Nothing gets me ready for winter quite like a batch of homemade fire cider. But the typically long fermentation duration has kept me from having this tonic when I need it most. For those who are short on time and fresh horseradish, this recipe is for you! I actually discovered that you can make a fire cider that has the same kick as the traditional recipe in half the time and with dried horseradish. In fact, it can still be a power-packed remedy without any fresh ingredients at all!
I tried lots of combinations of herbs from the spice rack in my pantry at home, but I made sure each variation included the fire cider must-haves—horseradish, garlic, onions, ginger, spicy peppers, and citrus. This recipe includes a flavor favorite of mine: anise. For those who don’t like its licorice-y taste, feel free to leave it out, but those beautiful seed pods provide a nice mellow note and make this fire cider truly unique.
While there were many tasty and potent combos I tried while developing this recipe, this one was the unanimous favorite in the Mountain Rose Herbs test kitchen!
Speedy Fire Cider Recipe with Dry Ingredients
Makes about 1 quart.
- 1/4 cup organic horseradish root powder
- 1/4 cup organic ginger root powder
- 1/4 cup dried organic minced onion
- 2 Tbsp. dried organic rosemary leaf
- 1 Tbsp. organic turmeric root powder
- 3 tsp. organic garlic powder
- 2 tsp. organic black peppercorns
- 2 tsp. organic astragalus root powder (or a few astragalus root slices)
- 1 tsp. dried organic orange peel
- 4 organic star anise pods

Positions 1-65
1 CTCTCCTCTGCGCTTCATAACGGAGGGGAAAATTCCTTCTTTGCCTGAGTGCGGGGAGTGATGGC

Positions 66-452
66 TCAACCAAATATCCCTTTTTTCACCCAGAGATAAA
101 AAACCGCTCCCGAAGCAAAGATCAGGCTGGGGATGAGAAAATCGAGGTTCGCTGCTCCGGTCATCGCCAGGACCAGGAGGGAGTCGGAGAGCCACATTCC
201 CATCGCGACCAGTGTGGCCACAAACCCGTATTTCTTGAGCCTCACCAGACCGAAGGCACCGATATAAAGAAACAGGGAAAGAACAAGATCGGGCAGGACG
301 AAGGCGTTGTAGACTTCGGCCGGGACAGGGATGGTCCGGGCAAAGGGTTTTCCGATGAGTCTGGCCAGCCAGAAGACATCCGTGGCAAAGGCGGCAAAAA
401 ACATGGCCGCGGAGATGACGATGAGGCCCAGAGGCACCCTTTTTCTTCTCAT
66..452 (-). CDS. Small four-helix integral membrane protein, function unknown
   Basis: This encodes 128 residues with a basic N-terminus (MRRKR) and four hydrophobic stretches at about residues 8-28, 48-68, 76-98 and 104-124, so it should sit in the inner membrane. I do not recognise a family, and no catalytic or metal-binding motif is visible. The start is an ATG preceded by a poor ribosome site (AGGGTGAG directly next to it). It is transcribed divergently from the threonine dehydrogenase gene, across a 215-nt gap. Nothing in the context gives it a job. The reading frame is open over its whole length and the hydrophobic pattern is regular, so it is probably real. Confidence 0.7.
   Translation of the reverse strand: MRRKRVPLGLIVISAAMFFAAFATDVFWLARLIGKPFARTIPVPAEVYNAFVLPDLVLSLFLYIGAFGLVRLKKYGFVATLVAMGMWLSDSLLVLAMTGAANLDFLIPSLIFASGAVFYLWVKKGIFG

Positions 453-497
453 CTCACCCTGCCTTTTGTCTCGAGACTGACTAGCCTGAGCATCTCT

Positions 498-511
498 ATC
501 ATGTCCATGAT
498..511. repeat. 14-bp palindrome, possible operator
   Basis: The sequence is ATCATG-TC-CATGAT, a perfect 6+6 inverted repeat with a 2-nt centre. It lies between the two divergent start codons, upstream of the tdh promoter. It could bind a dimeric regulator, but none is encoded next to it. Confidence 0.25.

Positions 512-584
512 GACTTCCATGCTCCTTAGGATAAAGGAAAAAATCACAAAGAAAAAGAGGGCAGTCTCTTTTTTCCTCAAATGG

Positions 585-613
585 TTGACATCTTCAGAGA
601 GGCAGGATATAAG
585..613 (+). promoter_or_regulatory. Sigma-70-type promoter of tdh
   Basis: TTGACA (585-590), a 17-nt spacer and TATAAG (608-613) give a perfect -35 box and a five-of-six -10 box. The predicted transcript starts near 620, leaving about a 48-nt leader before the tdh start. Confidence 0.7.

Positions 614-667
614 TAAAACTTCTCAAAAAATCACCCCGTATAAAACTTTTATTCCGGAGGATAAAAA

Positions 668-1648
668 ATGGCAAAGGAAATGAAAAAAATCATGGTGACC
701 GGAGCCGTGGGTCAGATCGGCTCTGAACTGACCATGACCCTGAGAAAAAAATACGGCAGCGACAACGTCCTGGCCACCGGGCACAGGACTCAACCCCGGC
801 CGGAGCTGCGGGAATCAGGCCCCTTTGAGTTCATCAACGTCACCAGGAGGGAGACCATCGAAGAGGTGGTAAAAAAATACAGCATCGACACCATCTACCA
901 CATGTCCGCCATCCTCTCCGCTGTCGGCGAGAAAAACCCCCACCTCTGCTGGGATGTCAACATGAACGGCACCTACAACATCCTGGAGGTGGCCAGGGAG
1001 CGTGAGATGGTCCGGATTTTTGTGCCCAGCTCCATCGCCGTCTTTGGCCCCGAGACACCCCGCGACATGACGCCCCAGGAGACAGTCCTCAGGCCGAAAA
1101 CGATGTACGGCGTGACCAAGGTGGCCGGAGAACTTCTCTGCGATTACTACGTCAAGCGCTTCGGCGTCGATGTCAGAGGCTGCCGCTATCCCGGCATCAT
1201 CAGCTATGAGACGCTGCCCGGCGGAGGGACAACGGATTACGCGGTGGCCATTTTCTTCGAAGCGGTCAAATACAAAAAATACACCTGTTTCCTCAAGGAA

- 4 organic whole bird’s eye chilis
- About 4 cups raw apple cider vinegar
- Place all herbs and spices in a quart-sized glass jar.
- Pour apple cider vinegar into jar until all ingredients are covered and the vinegar reaches the jar’s top.
- If using a plastic lid, place lid on jar. If using a metal lid, place a piece of parchment paper underneath the metal lid to avoid the metal getting corroded, then screw lid on jar.
- Shake well.
- Store in a cool, dark, dry place for 2 weeks. Remember to shake daily.
- If it's got the kick you're seeking after 2 weeks, strain the ingredients through cheesecloth and pour the vinegar into a sterilized glass jar for storage. Squeeze out the cheesecloth to get every last drop of tasty herby goodness.
- Store in a cool, dark, dry place (or fridge) until gone … which for me, isn’t very long! I like to take a tablespoon each morning to warm up and add to my salad dressings at night.
- I’m partial to honey-less fire ciders. If you like honey, then by all means…add it! Pour as much honey as you’d like into the vinegar (start with 1/4 cup) after step 6.
- Typical fire ciders require a month or more time in the jar before use. We found this recipe had plenty of kick after just 2 weeks. If you'd like it a bit stronger, continue to ferment for 2 more weeks.
Want another twist on the traditional fire cider recipe?
You may also be interested in:
- How to Make Herbal Tinctures
- DIY Dandelion and Orange Bitters for Digestion
- How to Make Herbal Vinegar